Sunday, April 11, 2010

England's Palace of Westminster

In 1834, the old House of Parliament in London burned down. A year later, a design competition was announced, stating that the building had to be of Gothic or Tudor design, which was bad for all the leading architects, who all built classical buildings. The winner of this competition was Charles Barry, who also made buildings of classical design, but was able to create a Gothic design as requested. The building included new chambers for the Commons and the Lords, along with smoking rooms, kitchens, and libraries. The building ended up being 914ft (289m) long with two main towers, the Victoria Tower to the south and the Clock Tower (holding Big Ben) to the north. Big Ben, the bell in the clock tower, is probably the most famous part of the Palace, but took much time to get working. At first, the casting broke, and the bell was not raised until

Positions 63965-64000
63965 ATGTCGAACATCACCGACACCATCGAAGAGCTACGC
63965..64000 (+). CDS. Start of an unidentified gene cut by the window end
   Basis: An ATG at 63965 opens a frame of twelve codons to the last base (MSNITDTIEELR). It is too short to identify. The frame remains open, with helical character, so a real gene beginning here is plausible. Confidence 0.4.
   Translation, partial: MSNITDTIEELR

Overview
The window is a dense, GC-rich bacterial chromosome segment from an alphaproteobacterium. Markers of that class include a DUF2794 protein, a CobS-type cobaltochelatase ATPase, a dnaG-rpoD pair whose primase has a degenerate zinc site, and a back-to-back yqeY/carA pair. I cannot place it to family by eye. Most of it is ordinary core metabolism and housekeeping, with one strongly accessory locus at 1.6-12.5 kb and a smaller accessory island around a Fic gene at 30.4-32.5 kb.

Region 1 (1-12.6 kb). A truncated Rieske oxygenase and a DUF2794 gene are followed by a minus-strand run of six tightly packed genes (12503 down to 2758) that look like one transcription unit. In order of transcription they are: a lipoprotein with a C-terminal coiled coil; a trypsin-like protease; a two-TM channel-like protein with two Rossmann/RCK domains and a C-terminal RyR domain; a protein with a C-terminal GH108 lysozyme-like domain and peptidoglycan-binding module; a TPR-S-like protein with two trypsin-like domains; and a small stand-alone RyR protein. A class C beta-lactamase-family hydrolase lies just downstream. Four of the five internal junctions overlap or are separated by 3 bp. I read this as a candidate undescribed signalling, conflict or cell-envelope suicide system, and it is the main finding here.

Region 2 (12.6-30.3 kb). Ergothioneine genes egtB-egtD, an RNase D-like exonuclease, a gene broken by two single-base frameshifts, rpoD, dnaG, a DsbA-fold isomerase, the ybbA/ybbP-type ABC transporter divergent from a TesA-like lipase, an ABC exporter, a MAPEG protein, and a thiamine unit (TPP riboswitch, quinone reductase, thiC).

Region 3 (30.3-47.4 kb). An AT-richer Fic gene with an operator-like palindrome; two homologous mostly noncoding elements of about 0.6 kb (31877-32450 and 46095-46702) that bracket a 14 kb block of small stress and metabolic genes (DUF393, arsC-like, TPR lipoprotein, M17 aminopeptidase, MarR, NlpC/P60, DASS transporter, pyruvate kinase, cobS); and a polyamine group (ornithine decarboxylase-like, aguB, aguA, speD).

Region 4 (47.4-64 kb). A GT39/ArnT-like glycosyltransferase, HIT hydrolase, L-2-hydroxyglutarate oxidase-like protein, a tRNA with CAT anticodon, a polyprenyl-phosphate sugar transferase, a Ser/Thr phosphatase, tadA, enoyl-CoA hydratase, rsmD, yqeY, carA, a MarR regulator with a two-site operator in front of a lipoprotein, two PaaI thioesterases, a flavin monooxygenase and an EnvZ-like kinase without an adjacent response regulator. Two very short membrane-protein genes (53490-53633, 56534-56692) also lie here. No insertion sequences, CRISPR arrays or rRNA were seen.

1858, and then drowned out the parliamentary speakers, and soon before it was planned to be taken out, an adjustment of the hammer fixed the problem. Charles Barry had another man,
Augustus Welby Pugin, worked on the interior of the Palace. After many years of problems and having to garrison the building to withstand a siege, the Lords and Commons were both finally installed in their chambers in 1852. The whole building was finally finished in 1867, and now stands as one of the greatest sights in London, with the Clock Tower standing high over much of the city.